Despite attracting praise from a plethora of critics these past few years, and before New York was again considered a thriving rock hotbed in the ears of the world, Calla have never shifted units enough to rival their stadium-rocking one-time peers. Their gloom was always ironically overshadowed, and some, by the ballsy garage blasts of those about them; now, though, the musical landscape is a much-changed place. Soul-searching introspection is favoured over bright-eyed exuberance, and depression has battled back against rock 'n' roll debauchery - one only needs to look at the indie successes this year, and the subtleties they employ so ingeniously, for evidence. It seems, then, that today is the ideal time for Calla to strike their blackened spears into existing supporters and unsuspecting souls alike.
'It Dawned On Me' is everything the previously initiated have come to expect from this trio: guitars emanate forth from the darkest depths of NYC's abandoned subways, while singer Aurelio Valle croaks woefully like a man knowingly nearing his last days. Whatever dawned on him, it has left its mark, and the scar it incessantly picked. Its pace is such that it's not likely to trouble daytime playlists a la The Strokes' new Eighties Matchbox-echoing effort, but there's a semblance of all things serene between the slabs of squall. Indeed, Calla's affecting softer side is fully revealed on b-side 'Contras Los Vampiros', where Valle barely raises his voice above a whisper while a stark guitar paints smoky trails about his bowed face. It is a song of real beauty.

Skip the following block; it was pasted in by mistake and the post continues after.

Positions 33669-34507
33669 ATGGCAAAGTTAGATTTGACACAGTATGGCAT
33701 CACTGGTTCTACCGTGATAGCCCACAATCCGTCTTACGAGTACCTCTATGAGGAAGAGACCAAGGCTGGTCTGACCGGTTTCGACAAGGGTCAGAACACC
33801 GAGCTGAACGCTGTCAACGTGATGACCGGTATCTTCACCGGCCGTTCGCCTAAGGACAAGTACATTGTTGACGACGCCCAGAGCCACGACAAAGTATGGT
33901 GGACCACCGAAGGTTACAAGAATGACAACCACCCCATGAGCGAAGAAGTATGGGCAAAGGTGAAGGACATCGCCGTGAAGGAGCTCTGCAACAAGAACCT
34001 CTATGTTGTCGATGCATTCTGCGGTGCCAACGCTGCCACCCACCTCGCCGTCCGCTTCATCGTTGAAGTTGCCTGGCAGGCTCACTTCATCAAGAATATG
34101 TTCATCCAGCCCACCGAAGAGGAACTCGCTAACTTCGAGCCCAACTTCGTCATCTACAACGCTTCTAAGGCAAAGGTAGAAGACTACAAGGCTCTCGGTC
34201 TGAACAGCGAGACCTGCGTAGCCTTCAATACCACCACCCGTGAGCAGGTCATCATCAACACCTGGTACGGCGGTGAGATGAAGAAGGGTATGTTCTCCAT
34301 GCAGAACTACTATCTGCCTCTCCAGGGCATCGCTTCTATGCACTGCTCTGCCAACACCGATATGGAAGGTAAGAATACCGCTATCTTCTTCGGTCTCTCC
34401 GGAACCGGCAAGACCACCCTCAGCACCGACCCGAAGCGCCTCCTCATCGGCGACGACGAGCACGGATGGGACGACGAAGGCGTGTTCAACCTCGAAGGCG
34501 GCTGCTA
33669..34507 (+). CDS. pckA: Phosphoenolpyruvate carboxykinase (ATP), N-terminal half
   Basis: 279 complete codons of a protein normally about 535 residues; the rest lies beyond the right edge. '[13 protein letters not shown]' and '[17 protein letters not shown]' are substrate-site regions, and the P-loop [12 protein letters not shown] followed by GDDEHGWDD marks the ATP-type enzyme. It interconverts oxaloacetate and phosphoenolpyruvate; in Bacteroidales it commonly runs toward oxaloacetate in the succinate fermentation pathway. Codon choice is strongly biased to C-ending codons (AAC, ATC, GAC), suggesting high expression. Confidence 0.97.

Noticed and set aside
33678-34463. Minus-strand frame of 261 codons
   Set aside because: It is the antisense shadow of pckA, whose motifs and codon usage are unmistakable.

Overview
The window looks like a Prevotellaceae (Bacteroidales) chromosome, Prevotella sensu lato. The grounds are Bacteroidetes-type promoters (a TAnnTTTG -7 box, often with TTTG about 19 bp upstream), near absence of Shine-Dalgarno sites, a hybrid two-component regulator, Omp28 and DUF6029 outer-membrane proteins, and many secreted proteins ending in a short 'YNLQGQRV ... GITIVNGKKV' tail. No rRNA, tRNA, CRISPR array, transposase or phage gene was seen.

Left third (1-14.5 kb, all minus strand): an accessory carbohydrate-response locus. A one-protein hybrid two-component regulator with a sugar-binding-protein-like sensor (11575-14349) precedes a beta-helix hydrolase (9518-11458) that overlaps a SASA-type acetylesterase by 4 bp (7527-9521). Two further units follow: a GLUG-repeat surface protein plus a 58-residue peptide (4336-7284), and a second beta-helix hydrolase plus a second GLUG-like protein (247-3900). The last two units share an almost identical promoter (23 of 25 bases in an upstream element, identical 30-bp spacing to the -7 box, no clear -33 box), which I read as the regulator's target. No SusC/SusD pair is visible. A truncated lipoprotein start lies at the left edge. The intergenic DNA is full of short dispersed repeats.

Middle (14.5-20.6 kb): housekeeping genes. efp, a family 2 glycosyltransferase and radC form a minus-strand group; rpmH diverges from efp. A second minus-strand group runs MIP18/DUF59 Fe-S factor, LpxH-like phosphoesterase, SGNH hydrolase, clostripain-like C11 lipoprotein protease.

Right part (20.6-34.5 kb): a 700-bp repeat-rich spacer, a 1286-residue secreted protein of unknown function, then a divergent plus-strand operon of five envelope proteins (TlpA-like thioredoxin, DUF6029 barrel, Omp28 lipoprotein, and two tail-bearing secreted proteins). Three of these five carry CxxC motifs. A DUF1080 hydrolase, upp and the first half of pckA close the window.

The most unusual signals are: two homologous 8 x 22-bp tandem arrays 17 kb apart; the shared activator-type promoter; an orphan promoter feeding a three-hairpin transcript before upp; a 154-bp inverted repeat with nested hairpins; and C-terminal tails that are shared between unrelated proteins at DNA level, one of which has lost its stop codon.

This comeback package, preceding the band's forthcoming Collisions album, is closed by 'Rusted Dawn', a scratchy, droney take on the lead track. It has an air of Radiohead at their most macabre about it, each low rumble exposing fresh demons in its wake. In the background a voice cries into a void, the endless dark swallowing it before any salvation comes; on terra firma though, the outlook's a little rosier. This_ should_ mark Calla out as genuine ones to watch, even in the super-glossy and notoriously fickle upmarket end of the music press. If not, well, the mass market's loss is the intelligent music fan's substantial gain.
8Mike Diver's Score